AFTER winning one solitary cap to date against Tonga last autumn, Ross Thompson has what appears to be an ideal chance to add to his tally in the coming weeks against Argentina.
With no Finn Russell or Adam Hastings in the Scotland tour squad, the Glasgow Warriors player is one of only two specialist stand-offs in the party along with Blair Kinghorn.
When he announced his squad two weeks ago, Gregor Townsend noted that Northampton centre Rory Hutchinson can also slot in at 10. We will find out a lot more about the head coach’s thinking this afternoon, when he announces his Scotland ‘A’ squad for Saturday’s match against Chile, but as things stand it appears that his Plan A for the three-Test series against the Pumas is to go with Kinghorn as his principal playmaker and have Thompson as back-up, with Hutchinson emergency cover.
Which begs the question: what does Thompson have to do to go ahead of Kinghorn in the pecking order and be named in the starting line-up? Playing a blinder against the Chileans, if he gets the chance, would clearly do his cause no harm.
But might he also have to rely on Kinghorn falling short of expectations? Or wait until the third Test when, if the series is already won or lost, Townsend will have scope for a degree of experimentation?
The Warriors player and his Edinburgh rival are certainly very different kinds of fly-half. Kinghorn’s off-beat creativity and sense of adventure mean he can play a similar kind of game to Russell, while his speed and robustness make him a threat with ball in hand. Thompson, by contrast, is more level-headed: his game management is often shrewder, and he can be relied upon to orchestrate his outside backs more smoothly.
Those attributes are contrasting, but put them in the same matchday 23 and they could also be complementary. Perhaps the ideal is that Kinghorn starts and helps Scotland into a decent lead with around 15 minutes to go, at which point Thompson comes on and closes the game out.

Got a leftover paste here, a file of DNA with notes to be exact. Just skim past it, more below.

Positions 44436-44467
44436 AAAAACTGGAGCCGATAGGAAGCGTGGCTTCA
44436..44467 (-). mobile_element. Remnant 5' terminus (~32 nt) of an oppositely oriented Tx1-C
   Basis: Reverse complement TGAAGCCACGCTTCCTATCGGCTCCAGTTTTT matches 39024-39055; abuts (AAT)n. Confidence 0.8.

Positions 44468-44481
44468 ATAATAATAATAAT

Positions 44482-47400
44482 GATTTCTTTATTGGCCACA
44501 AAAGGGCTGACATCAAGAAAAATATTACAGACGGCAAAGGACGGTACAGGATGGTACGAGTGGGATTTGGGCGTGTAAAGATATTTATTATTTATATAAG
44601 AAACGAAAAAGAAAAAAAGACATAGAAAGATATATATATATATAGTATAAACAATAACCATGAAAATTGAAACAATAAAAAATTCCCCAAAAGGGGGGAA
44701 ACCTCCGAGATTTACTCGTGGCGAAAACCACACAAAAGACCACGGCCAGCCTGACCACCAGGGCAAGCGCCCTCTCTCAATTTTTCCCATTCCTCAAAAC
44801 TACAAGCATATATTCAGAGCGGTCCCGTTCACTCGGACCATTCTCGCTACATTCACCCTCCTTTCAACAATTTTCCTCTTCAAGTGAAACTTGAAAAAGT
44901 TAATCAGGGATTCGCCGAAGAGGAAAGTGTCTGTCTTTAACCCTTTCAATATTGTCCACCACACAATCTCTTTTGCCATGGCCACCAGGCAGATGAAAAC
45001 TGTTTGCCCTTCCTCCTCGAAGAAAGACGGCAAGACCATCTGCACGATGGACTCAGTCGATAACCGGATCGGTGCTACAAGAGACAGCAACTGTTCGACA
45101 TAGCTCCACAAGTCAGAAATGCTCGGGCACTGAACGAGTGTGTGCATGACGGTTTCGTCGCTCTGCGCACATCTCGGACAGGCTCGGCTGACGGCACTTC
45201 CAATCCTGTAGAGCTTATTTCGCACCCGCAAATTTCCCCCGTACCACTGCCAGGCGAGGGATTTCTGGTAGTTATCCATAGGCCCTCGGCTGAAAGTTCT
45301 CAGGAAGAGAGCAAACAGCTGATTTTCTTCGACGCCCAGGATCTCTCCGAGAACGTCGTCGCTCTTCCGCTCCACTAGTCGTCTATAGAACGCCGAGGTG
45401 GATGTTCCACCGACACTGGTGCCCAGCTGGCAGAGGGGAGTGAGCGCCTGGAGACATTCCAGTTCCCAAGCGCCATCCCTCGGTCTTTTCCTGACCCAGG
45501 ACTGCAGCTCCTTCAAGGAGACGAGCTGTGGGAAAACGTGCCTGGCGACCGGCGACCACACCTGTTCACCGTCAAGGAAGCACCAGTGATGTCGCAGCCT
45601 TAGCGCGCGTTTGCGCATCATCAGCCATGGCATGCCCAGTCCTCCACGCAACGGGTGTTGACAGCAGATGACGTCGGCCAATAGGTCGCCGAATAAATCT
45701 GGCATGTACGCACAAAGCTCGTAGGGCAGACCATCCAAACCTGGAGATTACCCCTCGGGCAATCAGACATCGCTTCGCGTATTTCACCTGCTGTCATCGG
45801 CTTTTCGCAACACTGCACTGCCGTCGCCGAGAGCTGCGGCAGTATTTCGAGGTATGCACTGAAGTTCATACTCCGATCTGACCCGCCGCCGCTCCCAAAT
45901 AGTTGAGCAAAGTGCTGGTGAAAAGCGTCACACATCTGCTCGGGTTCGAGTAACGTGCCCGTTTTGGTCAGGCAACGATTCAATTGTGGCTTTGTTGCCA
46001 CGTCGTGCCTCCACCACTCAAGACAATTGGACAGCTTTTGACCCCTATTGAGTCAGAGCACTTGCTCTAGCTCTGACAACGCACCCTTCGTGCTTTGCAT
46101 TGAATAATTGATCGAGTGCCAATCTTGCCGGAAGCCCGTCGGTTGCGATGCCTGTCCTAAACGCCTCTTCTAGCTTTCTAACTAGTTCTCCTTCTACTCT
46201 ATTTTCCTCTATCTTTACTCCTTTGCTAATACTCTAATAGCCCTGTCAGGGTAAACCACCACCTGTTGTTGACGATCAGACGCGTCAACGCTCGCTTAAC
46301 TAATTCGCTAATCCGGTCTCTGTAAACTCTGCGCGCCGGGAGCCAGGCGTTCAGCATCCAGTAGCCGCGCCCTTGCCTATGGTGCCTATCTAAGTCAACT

So while there is internal competition, there is also a lot of co-operation, and certainly, Thompson has a substantial amount of admiration for his team-mate. “He’s a great player and has a really good natural ability to spot the gap and play into space,” the 23-year-old said of Kinghorn, who is two years older.
“His ability to beat defenders too is really good. I’ve had the chance to train beside a lot of the Glasgow boys for a while, but coming into this environment it’s nice to bounce off different players - players you haven't played as much with.”
Asked what it would take to supplant Kinghorn in the Test line-up, Thompson continued: “Just train really well. I have to train as well as I can, and that’s what they will pick the team off.
“Any sort of squad you get put into, it’s an opportunity to stick your hand up. With Adam and Finn not being here, it’s more of an opportunity.
“If I get the opportunity in games, for me as a 10 it’s more about facilitating the others and bringing them into the game. That’s the thing I’ll be trying to do.
“They [the coaches] want us to come in and be ourselves. That’s how you get the best out of the team. If you get that environment and play the rugby they want to and help the team win, that’s the sort of thing that creates the best culture.”
The last time Scotland toured, back in 2018, Thompson was still a Glasgow Hawks player, where he was coached by Pete Horne. Then a Warriors player, Horne, now retired from playing, has just returned to Scotstoun as an assistant coach, so will again play a big role in Thompson’s development. Townsend, like Horne, was a stand-off in his playing days, and along with other former 10s such as Chris Paterson has already advised Thompson from time to time.
“The coaches come into Glasgow every so often and send you clips every three or four games, and I’ll try and sit down with a couple of the coaches and review some of the things that they think I could be doing better,” Thompson added. “Having that balance between the coaches at Glasgow and another set of opinions with Gregor and other coaches at Scotland here is really good to create more of an understanding.
“From my position, it’s about building up my understanding of the game as much as possible. It’s important to take on different opinions.”
Of course, Townsend’s opinion will be the one that counts most when it comes to team selection over the coming few weeks. How he chooses to deploy his contrasting options at stand-off will be one of the most fascinating aspects of the tour.